The rate of increase of new COVID-19 cases is slowing slightly in Clallam County — and perhaps also in neighboring Jefferson County — but the rate is still high, according to the health officer for Clallam and Jefferson counties.
“We’re really starting to see a plateau at this point (in Clallam County), but that plateau is very high and unsustainable,” Berry said.
“We’re glad to see it leveling off and not continuing to skyrocket, but it’s still a very dangerous rate, and we need to see much less transmission in order to have our hospitals and long-term care facilities be safe.”
On Wednesday, Clallam County added 69 new COVID-19 cases, raising its total number to 3,718 since the pandemic began, according to county public health data. On Tuesday, 68 new cases were confirmed. Last week, most days saw 100 or more new cases.
Clallam County’s case rate is 1,216 per 100,000 population for the past two weeks as of Wednesday. That’s down from 1,239 per 100,000 for the past two weeks as of Tuesday.
Jefferson County added 13 new cases on Wednesday, raising its total to 900 since the pandemic began, according to county public health data. Jefferson County calculates its case rate weekly and recorded 532.92 per 100,000 for the two weeks prior as of Saturday.
Berry attributed the slowing of new cases to people wearing face masks and following the health mandate regarding only vaccinated residents sitting indoors in bars and restaurants and avoiding gatherings.
“We are potentially starting to see the effects of the order,” Berry said. “We’re seeing less transmission related to those high-risk areas, but it’s definitely not a time to let your guard down right now.
“There’s a lot of COVID-19 still in our community, but it’s a marker that what we’re doing is starting to work. If you’ve gotten vaccinated, great; thank you. If you’re wearing a mask, great; thank you. Keep doing that.”
The long-term care facility outbreaks on the North Olympic Peninsula appear to be slowing, with the Jefferson County facility having 22 COVID-19 cases, including 17 residents infected, and the four Clallam County facilities having a combined total of 119 cases, with the largest holding at 65 cases for the past few days, Berry said.
The second largest outbreak in Clallam County is at 25 cases, Berry said.
Berry does not identify facilities where a COVID-19 outbreak takes place if the team is able to contract trace exposures.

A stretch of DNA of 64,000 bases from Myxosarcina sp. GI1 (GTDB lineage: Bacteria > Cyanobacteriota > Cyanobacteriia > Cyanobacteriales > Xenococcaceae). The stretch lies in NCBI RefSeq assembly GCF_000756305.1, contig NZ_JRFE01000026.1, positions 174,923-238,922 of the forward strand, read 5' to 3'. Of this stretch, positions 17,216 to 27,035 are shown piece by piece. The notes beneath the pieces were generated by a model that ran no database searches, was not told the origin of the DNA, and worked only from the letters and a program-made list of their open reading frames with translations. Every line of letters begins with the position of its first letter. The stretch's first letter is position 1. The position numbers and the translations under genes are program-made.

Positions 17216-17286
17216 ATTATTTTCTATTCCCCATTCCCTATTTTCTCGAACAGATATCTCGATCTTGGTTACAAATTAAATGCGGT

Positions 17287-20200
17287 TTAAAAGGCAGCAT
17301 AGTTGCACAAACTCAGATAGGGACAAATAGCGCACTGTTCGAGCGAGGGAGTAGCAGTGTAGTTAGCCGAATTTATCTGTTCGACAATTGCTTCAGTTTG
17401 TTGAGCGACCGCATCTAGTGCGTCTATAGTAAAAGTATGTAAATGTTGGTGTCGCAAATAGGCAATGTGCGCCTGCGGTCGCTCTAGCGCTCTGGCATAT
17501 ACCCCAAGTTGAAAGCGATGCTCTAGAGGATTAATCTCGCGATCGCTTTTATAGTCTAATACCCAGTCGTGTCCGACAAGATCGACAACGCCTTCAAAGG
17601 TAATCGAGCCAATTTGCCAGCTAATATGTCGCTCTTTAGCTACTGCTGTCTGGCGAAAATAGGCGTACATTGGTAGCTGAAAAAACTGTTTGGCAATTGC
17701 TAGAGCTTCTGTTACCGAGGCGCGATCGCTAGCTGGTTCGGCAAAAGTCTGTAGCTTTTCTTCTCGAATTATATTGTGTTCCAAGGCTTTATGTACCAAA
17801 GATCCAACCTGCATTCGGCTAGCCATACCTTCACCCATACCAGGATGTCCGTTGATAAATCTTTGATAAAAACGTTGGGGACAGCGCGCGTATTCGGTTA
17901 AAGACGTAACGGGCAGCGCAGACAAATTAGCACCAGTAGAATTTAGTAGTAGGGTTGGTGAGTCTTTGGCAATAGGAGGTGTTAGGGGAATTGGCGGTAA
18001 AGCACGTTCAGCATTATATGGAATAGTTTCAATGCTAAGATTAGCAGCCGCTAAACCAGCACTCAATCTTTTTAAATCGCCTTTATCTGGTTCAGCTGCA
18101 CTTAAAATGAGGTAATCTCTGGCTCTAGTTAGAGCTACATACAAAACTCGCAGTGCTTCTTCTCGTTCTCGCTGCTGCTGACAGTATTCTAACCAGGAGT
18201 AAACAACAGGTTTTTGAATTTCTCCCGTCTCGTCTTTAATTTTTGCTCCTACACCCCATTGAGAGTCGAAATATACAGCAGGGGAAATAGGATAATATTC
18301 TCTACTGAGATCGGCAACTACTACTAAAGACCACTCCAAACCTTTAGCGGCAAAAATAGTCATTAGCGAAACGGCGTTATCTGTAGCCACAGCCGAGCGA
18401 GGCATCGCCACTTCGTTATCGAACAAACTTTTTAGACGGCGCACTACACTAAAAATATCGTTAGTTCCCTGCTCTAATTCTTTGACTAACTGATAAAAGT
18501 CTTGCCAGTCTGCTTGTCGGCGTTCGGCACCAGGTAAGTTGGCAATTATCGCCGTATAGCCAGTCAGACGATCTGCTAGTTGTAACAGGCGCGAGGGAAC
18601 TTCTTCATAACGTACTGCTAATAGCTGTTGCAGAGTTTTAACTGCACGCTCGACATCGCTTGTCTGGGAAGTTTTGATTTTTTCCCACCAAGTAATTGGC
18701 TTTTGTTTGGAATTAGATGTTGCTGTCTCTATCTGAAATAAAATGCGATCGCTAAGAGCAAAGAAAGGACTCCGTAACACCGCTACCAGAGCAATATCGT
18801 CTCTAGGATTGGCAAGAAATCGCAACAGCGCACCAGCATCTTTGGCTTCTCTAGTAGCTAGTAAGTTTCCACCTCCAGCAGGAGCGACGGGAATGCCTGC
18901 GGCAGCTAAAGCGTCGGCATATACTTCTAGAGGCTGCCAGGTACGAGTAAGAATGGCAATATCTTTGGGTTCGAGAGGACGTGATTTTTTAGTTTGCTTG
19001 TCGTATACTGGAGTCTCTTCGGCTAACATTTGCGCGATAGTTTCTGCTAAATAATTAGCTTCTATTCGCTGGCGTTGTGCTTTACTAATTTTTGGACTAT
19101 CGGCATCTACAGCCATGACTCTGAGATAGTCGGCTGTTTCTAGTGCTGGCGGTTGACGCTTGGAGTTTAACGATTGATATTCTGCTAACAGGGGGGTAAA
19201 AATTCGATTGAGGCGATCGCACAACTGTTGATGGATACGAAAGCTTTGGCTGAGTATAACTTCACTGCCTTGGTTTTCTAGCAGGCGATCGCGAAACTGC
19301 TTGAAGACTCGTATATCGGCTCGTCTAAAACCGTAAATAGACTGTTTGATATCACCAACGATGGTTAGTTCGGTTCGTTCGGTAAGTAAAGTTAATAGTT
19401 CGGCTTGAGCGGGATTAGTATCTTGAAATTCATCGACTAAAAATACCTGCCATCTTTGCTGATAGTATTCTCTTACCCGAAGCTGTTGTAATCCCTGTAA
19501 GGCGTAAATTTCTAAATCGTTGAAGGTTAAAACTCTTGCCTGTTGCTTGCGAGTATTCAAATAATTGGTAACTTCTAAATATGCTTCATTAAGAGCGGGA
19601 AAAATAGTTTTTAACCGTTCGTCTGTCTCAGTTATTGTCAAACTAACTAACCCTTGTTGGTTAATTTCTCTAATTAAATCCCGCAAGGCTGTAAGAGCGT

In a story published in the Sequim Gazette and Peninsula Daily News this week, Berry confirmed the largest outbreak in a long-term care facility in Clallam County was at Sequim Health & Rehabilitation, which recorded 65 cases as of Saturday.
Berry and her team have been working closely with the facilities to support their infection prevention policies, and also, in partnership with Jefferson Healthcare and Jim’s Pharmacy, to provide monoclonal antibody treatments to infected and exposed residents, Berry said.
“We’ve seen a lot success there in slowing the virus,” Berry said. “We’re unfortunately seeing shortages of monoclonal antibodies — there’s so many people across the state and country that need them — but we’re prioritizing them for this work.”
Monoclonal antibody treatment is used to help prevent positive COVID-19 cases from developing into severe cases that require hospitalization, but it is not a replacement for the vaccine.
Berry brought up the resolution approved Monday night by the Sequim City Council in opposition to public health mandates, saying she wants to clarify for businesses in doubt that the city council does not have the authority to overrule a public health order from the state or county.
Restaurants and businesses are required to follow the orders for indoor mask wearing and indoor dining being for only fully vaccinated patrons, she said.
“That resolution is just a statement, but it doesn’t actually change the order in any way,” Berry said.
Despite the council’s action, the health order to provide proof of vaccination remains in effect in the Sequim area, she added.
On Wednesday afternoon, a group of about 10 anti-vaccination protesters gathered outside the Port Townsend High School campus, holding signs in opposition to the COVID-19 vaccine.
One sign said, “the vaccine is slow euthanasia.”
A small group of students engaged with the protesters, with one student saying, “I’m vaccinated and I’m very much alive.”
Soon after, one of the protesters asked a student, “Are you a fascist?”
Students are not mandated to be vaccinated for COVID-19. Those 12 and older are eligible to receive the vaccine.